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Best Buy founder reportedly hopes to save company by cutting prices after buyout

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Best Buy founder Richard Schulze apparently hopes to save the company by cutting prices and improving customer service, reversing the current course of aggressive downsizing.

best buy thurrock uk_640
best buy thurrock uk_640

Best Buy founder Richard Schulze, who offered to buy out the struggling company this week, apparently wants to focus on price cuts and high-end customer service instead of staying the current course of aggressive downsizing. According to The Wall Street Journal's sources, Schulze wants to focus on competing directly with online marketers like Newegg or Amazon in pricing while taking on Apple with more knowledgeable employees. While both these are laudable goals (and major areas of weakness for the company right now), they diverge from the current cost-cutting plan, which has already led to thousands of layoffs and the closure of 50 stores. Sources have also said that Best Buy will announce that it's shrinking and closing more stores in the coming weeks.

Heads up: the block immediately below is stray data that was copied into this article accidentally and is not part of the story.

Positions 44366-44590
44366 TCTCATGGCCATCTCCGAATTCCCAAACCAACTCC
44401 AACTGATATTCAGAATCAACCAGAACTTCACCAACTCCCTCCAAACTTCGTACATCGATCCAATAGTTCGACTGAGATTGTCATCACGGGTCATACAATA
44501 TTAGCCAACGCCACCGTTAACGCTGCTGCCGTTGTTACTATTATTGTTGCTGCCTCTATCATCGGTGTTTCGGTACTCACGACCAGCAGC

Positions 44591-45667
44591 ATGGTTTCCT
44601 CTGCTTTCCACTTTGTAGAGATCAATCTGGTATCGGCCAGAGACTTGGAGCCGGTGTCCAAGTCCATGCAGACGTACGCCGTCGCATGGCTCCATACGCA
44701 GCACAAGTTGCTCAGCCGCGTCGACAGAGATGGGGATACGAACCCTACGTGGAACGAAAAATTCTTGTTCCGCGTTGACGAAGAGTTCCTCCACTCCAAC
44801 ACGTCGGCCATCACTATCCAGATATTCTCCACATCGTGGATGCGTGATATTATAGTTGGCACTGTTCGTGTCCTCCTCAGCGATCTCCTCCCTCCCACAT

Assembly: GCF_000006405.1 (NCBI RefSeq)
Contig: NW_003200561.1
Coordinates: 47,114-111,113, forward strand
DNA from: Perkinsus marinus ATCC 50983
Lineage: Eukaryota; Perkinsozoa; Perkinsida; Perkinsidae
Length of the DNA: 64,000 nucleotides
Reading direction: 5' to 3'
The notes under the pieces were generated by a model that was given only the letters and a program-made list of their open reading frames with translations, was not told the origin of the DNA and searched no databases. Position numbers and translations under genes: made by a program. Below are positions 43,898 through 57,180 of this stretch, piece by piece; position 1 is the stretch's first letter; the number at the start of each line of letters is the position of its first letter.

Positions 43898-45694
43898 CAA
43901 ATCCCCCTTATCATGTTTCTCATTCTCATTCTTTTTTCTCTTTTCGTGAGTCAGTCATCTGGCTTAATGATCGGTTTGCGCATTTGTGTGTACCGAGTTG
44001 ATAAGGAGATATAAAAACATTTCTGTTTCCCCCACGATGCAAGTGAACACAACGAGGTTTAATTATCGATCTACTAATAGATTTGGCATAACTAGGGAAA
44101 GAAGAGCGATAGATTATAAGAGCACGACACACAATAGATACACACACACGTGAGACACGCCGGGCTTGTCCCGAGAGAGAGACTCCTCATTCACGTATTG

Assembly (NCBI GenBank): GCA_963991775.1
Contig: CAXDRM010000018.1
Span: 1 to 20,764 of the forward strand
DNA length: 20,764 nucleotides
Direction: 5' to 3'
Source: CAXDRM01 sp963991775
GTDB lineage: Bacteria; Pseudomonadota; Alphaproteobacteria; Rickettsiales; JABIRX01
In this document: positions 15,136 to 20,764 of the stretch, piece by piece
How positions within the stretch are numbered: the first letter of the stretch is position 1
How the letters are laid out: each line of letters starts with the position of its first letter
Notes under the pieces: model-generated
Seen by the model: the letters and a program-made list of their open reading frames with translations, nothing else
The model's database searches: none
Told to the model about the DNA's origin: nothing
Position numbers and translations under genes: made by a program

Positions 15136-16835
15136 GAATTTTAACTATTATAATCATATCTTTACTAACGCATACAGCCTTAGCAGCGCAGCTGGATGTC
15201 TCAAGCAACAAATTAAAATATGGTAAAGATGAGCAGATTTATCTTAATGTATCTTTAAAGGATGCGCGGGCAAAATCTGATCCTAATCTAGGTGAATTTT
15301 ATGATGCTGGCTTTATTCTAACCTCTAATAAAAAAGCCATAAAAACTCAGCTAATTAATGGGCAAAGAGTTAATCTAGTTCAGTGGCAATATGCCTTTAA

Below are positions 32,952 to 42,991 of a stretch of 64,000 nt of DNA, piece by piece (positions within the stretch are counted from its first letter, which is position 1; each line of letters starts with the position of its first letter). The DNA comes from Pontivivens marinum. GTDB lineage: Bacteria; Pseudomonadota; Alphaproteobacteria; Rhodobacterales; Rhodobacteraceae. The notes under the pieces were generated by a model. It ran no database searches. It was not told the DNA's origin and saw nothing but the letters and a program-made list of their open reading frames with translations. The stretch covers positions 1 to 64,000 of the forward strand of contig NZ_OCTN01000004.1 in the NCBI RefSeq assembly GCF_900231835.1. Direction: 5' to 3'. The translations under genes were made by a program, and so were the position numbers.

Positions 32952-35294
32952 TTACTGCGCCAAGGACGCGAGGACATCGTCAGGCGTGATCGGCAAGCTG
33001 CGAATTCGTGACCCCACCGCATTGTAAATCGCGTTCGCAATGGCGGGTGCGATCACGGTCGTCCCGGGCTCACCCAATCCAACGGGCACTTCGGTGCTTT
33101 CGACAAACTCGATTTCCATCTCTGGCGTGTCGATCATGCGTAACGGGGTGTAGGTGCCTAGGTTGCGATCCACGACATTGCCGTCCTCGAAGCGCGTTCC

Schulze, however, apparently says too much downsizing will lead the company to close altogether, even if his plan runs up costs in the first few years. He is allegedly looking for financing for his deal, which could cost around $8.5 billion, including $1 billion of his own equity. While Best Buy is certainly in dire straits, Schultz was around for much of its decline, before stepping down after a misconduct probe of the company's CEO. Best Buy's interim CEO has also said he will improve customer service, training employees who can "speak with authority about technology."